Mulaudzi explains that the differences between excess deaths and confirmed Covid-19 deaths by province together with variations in the Case Fatality Rates by province suggest that there is indeed significant under reporting of Covid-19 deaths, particularly outside of the Western Cape. He adds that the precise degree of under reporting is difficult to determine given the quality of data and reporting delays.
Mulaudzi says while some aspects regarding the Covid-19 disease have become clearer since the first version of the ASSA model was released in April, many other aspects remain unclear. Material uncertainties include the following:
- There is no certainty around the true infection fatality rate by age. Early indications are that in South Africa the mortality experience is heavier than the international baseline in the 40 to 70 age range.
- There have been major developments in effective treatment options since April, improving survival of Covid-19 patients treated in hospital. However, the extent of improvements and the timeframe remain unclear.
Mulaudzi says 30 different scenarios were modelled using an expanded range of assumptions provided for by the updated version of the ASSA Covid-19 Model to show to actuaries using the model the sensitivities to key assumptions. Projections have been made to the end of 2020, but the model can also be used to project to the end of 2021.
The expanded range of assumptions includes the following:
- Proportion of asymptomatic infections set at 35%, 50% or 75%.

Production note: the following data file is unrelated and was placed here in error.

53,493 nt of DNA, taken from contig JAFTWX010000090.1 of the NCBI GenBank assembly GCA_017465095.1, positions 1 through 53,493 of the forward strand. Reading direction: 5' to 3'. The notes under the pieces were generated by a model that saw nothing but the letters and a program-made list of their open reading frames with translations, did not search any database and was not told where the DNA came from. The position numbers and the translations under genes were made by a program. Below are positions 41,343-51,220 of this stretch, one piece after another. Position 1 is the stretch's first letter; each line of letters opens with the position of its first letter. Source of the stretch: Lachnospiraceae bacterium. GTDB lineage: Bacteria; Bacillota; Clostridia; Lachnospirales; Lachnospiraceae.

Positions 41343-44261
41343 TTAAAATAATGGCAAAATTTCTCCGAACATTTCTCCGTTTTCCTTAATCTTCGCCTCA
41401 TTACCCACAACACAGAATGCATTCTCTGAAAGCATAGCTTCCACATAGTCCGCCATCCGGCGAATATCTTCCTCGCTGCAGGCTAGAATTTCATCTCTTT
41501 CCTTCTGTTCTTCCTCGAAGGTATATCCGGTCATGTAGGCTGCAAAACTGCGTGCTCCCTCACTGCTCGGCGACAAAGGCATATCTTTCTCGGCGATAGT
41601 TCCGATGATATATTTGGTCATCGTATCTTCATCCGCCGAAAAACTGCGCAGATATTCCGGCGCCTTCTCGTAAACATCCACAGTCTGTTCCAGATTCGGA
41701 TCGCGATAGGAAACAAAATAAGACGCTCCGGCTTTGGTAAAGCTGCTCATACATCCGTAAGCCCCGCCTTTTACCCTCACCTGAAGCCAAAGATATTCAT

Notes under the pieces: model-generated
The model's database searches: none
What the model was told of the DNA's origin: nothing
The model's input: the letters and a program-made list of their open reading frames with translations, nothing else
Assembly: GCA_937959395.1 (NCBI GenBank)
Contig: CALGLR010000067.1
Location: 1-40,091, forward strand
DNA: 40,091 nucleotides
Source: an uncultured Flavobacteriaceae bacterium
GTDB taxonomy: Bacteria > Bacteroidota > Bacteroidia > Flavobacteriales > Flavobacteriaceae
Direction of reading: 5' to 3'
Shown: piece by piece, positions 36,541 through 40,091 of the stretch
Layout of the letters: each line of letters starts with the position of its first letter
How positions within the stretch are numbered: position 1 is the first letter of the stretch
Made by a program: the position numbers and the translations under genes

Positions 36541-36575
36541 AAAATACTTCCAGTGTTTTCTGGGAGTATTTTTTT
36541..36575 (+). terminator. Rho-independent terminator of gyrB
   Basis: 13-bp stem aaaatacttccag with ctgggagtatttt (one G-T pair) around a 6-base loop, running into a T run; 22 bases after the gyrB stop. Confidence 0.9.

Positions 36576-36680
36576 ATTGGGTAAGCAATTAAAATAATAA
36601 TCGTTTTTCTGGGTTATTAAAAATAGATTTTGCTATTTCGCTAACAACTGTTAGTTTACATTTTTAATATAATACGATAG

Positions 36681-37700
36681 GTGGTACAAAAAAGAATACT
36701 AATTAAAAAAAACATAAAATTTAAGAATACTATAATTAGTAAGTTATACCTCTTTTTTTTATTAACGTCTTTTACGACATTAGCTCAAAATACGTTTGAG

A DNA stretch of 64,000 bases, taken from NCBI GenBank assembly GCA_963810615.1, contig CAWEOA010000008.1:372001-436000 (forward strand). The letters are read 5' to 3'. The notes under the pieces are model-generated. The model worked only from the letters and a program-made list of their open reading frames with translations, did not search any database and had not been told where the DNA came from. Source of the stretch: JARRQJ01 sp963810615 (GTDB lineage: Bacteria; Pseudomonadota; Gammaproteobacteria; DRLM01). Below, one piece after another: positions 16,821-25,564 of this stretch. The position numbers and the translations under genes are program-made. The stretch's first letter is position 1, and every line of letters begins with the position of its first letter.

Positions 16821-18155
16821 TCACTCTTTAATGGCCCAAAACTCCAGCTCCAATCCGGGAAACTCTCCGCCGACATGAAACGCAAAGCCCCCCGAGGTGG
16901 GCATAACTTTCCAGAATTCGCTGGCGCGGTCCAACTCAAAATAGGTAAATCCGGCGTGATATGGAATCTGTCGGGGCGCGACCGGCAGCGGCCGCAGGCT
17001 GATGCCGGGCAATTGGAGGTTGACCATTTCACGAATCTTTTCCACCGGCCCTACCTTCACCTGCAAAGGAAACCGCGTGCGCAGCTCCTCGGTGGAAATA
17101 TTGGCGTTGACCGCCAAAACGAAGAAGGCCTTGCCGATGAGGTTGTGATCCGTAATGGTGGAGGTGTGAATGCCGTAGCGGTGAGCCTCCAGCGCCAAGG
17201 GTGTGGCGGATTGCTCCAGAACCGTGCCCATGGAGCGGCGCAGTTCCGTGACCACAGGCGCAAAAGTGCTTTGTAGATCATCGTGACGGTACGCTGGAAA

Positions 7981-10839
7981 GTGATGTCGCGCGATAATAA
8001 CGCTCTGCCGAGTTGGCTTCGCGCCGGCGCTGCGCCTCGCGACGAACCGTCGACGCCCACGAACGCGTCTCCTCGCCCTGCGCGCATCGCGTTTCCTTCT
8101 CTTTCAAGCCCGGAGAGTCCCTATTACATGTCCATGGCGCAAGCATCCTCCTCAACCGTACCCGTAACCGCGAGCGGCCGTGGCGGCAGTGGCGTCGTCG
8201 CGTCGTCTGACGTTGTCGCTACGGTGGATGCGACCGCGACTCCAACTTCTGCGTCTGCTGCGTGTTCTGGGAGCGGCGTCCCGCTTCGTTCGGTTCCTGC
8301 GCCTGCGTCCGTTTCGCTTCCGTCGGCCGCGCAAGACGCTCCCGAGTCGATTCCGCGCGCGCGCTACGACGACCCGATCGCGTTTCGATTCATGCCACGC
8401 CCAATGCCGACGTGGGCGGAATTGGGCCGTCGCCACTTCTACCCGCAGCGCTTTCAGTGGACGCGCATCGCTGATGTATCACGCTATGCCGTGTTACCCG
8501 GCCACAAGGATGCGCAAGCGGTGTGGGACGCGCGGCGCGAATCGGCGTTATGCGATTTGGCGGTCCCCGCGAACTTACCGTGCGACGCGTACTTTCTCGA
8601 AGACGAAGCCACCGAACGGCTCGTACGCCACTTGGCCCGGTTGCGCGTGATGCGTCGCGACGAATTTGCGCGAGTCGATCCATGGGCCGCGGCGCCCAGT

- Five different levels of susceptibility to infection ranging from 25% to 100% of the population being susceptible to the virus.
The two scenarios below represent two possible narratives about the progression of the virus in South Africa. Scenario 1 is consistent with a narrative of high asymptomatic proportion of the population and low levels of interactions between infected and uninfected people. Scenario 2 is consistent with a narrative of high proportion of non-susceptible people, moderate proportion of asymptomatic people and moderate levels of interactions between infected and uninfected people.
This scenario assumes low infection rates due to lockdown and other non-pharmaceutical interventions with 75% of those infected remaining asymptomatic.
In this scenario the number of deaths by the end of the year would be around 27 000, with an infection fatality rate of 0.28%.
The mortality per million lives would be 481. Currently South Africa’s death rate per million people is 249 compared to 570 in the U.S. and 612 in the U.K. Belgium recorded a level of 855 deaths per million lives on 6 September 2020, which is among the highest for a country with a population of over a million people.
This scenario assumes that a large proportion (60%) of the population is not susceptible to the virus, but that only 35% of those who do get infected are asymptomatic.
With this scenario, the number of deaths by the end of the year will be approximately 50 000, with a comparatively high infection fatality rate of 0.49%. The mortality per million lives would be 876, which would currently be amongst the highest in the world.
Mulaudzi comments that the excess mortality figures by year end could come in close to this number.
He says the variance in the number of deaths under the two scenarios above prove how difficult it is to come up with an accurate model given the high level of uncertainties.
The table below summarises the scenarios described above. It is important to note that the cumulative number of infections* in the table below cannot be compared to the confirmed number of infections given the low number of tests being conducted countrywide due to testing limitations.